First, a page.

Early on Calle followed a particular Henri B., just barely an acquaintance, to Venice. She wore a blonde wig so that he wouldn’t recognize her. This resulted in her artwork/book Suite vénitienne (1980). For some of the shots of Henri B. she used a Squintar, a lens attachment rigged with mirrors that enables a photographer shoot while avoiding looking directly at the subject. A bit of the text accompanying the photographs reads: “For a few moments, I take a different tack and absentmindedly follow a flower delivery boy — as if he might lead me to him.” This boy-bouquet lilts among the fairly banal photographs in the series. His delivery is so enormous that it guards him from view. Otherwise what is most noticeable in most of the photographs is the insistent, searching gaze, tugging Calle and us after her, along for the hunt. In one striking line Vila-Matas sums it up: “Her sentence came accompanied by an image of a road leading into a town called Faux.” Although the story goes that the cultural theorist Jean Baudrillard made it possible for Calle to get her diploma for work she did not complete, she learned his lesson well — in just ten of his words: “The secret of theory is that truth does not exist” (Cool Memories III).
The first time Paul Auster (left above) and Enrique Vila-Matas (right) met, they were wearing the same shoes and very similar clothes. Vila-Matas includes Paul Auster and his wife Siri Hustvedt (writer of The Blazing World) in one of his as yet untranslated novels. He also penned an essay/story called “I’m Not Auster.” He has a rather complicated relationship – both cordial and fraught – with his literary double. While we might trust that she never asked Enrique Vila-Matas, she did ask Paul Auster.
First Auster managed to seduce Calle with the novel Leviathan (1992), featuring a character named Maria Turner based on (the real conceptual artist) Sophie Calle. (If the name Turner rings a bell, it’s because a writer named Turner is the subject of Rita Malú’s detective work). A number of Calle’s existing pieces are attributed to Auster’s fictional artist. (Calle would later make the pieces Auster attributes to Maria Turner that didn’t yet exist in her body of work). Intrigued by Auster’s book, Sophie Calle asked him to write the script for one year of her life, with the promise that she would perform it. To her disappointment, Auster refused to take on such daunting responsibility. But because she asked, he did assign her a project, Gotham Handbook: Personal Instructions for S.C. on How to Improve Life in New York City (Because she asked…). It was a fairly open-ended assignment to make the city a better place. He, misguided as Acconci, saw in her work the potential for “emotional connection.” As a result Calle stood at the corner of Harrison and Greenwich Streets in New York near a cheerily decorated phone booth handing out ham and cheese sandwiches and cigarettes. Auster’s forcing of an opportunity for Calle to get “real” suggests that Vila-Matas better understands the rules of the games she plays. He one-ups Auster with an impressive move. To reiterate: Vila-Matas writes a story for Calle to inhabit for the period of a year that involves playing the role of the artist (Rita Malú) who is obsessed with becoming Calle. Calle’s task would be to take on the persona of her own imitator, to double her own double.
Grégoire Bouillier, yet another — if more sensitive — Bachelor to Calle’s Bride, was initially an unwitting collaborator in what was to become Calle’s installation, The Birthday Ritual (1998). In the The Mystery Guest: An Account (a fictionalized memoir from 2004), Bouillier is invited to one Sophie Calle’s birthday parties. At these parties, the number of guests equaled Calle’s age plus someone not already known by her – on this occasion, Bouillier. Each year Calle put all of the birthday gifts she received opened but otherwise untouched into a vitrine. The vitrine from 1993 contains two of Cindy Sherman’s “self-portraits.” Calle did this for thirteen years (stopping at the age of forty). Bouillier’s narrative recounts his encounter with Calle, but also his recovery from heartbreak, a subject coinciding with Calle’s contribution for the 2007 Venice Biennale. Take Care of Yourself is an elaborate, polyphonic response to a (real) break-up letter she received by email. Inevitably Calle and Bouillier became friends. His book is dedicated to her and its frontispiece is a photograph that Calle took of the extravagant bottle of 1964 Margaux that Bouillier brought to her party. He describes their conversations: “…this language consisted of everything we’d been through and overcome and turned into little stories with facets we could polish up to make ourselves feel alive.… if I understood correctly, fiction was being called up to the official aid and reinforcement and rescue of real life, as if real life weren’t always fiction in the first place.”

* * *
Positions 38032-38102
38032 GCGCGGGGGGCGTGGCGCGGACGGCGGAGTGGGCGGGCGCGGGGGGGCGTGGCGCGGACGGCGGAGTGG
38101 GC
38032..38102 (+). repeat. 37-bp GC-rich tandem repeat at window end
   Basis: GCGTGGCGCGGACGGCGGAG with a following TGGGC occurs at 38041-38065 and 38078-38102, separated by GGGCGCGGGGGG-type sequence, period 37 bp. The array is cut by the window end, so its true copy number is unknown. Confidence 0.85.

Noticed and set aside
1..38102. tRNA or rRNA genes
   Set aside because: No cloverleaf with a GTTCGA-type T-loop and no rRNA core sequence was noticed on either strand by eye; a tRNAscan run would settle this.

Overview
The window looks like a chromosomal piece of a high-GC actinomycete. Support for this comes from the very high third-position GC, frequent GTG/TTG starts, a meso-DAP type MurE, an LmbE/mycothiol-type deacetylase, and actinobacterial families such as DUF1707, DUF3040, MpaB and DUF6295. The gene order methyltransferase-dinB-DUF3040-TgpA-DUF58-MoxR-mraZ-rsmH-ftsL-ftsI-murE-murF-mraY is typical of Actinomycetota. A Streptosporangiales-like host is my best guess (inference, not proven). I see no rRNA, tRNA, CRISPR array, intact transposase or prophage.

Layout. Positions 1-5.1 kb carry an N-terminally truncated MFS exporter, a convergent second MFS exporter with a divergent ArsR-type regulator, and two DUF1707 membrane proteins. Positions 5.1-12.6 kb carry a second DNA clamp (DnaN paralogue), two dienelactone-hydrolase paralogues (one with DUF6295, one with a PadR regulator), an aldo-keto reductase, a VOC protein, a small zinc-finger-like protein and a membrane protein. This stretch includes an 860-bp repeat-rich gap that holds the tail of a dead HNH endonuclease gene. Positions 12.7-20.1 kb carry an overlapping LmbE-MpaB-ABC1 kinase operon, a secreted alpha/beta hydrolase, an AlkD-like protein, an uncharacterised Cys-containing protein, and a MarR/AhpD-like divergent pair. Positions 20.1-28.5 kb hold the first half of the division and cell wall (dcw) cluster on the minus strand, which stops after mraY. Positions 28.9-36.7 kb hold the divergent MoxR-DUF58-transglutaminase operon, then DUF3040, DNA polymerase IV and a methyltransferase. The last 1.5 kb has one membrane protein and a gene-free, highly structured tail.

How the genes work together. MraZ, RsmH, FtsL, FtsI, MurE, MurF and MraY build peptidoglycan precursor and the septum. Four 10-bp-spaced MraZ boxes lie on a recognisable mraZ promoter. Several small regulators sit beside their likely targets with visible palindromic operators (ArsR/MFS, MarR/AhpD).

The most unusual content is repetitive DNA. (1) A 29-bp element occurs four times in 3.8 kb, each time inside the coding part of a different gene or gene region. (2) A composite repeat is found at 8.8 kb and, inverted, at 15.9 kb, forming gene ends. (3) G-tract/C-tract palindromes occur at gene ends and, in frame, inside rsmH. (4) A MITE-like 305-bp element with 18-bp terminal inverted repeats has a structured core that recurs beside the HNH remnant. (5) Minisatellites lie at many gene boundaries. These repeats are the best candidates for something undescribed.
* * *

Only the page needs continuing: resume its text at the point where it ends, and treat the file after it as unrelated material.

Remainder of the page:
Before Vila-Matas, Calle may or may not have asked several other novelists to be her co-conspirators. They include Jean Echenoz, Ray Lorida, Olivier Rolin, and the elusive Maurice Forest-Meyer. In Because She Never Asked, Vila-Matas (character or writer or both?) turns an envious shade of green as he stands among the Bachelors grinding chocolate in frustrated pursuit of the unreachable Bride. In due time, Duchamp’s Large Glass makes an appearance: “I turned to glance in La Hune’s window and saw that the books of the writer I most despise in the world were on display. Luckily, they shared space with a magnificent, sizable reproduction of The Bride Stripped Bare by her Bachelors, Even, the enigmatic double-glass piece by Marcel Duchamp that was painted in oil and divided horizontally into two equal parts with lead wire. At the top of the upper rectangle (‘the Bride’s Domain’), I could see the perfectly reproduced gray cloud that was painted by Duchamp. I’ve always heard it’s the Milky Way. The cloud envelopes three unpainted squares of glass, whose function (I’ve always heard) is to transmit to ‘the Bachelors’ located at the bottom half of the glass the Bride’s concerns, possibly her orders, her commands. I paid particularly attention to what most fascinated and captivated me about this Duchamp glass: those dots peppered around the far right section of the upper panel. Those dots have always been known as the bachelor’s [sic] gunshots. I had nearly reached a point of ecstasy while contemplating the dots, but my vision betrayed me, and the books by the insufferable writer came back into sight. I considered sending him a bachelor’s shot. Was I to entertain the likelihood that Sophie Calle had put those books there just to irritate me? It was highly improbable.”
The story of Suite vénitienne ends when Henri B. turns around and gestures to hold Calle, quite literally, at arm’s length and to hide his face from her camera. His splayed hand is dramatically foreshortened, a black, unfocused blot on the photograph. With his about-face, he wrests life from fiction. Vila-Matas makes a similar gesture, although his intent is to wrest fiction from life: “I told her I no longer wanted to abandon my writing to the whim of that sinister hole we call life.” In that moment, it seems as though he’s contrived this book in order to get the last word, because she never asked.
But…Rita Malú pulls a photo out of her luggage: “It was really another woman. Sophie Calle playing the bride at her false wedding, though it was hard to tell the difference.” Recently in San Francisco, on something of a whim, Calle married her friend artist Laurie Anderson.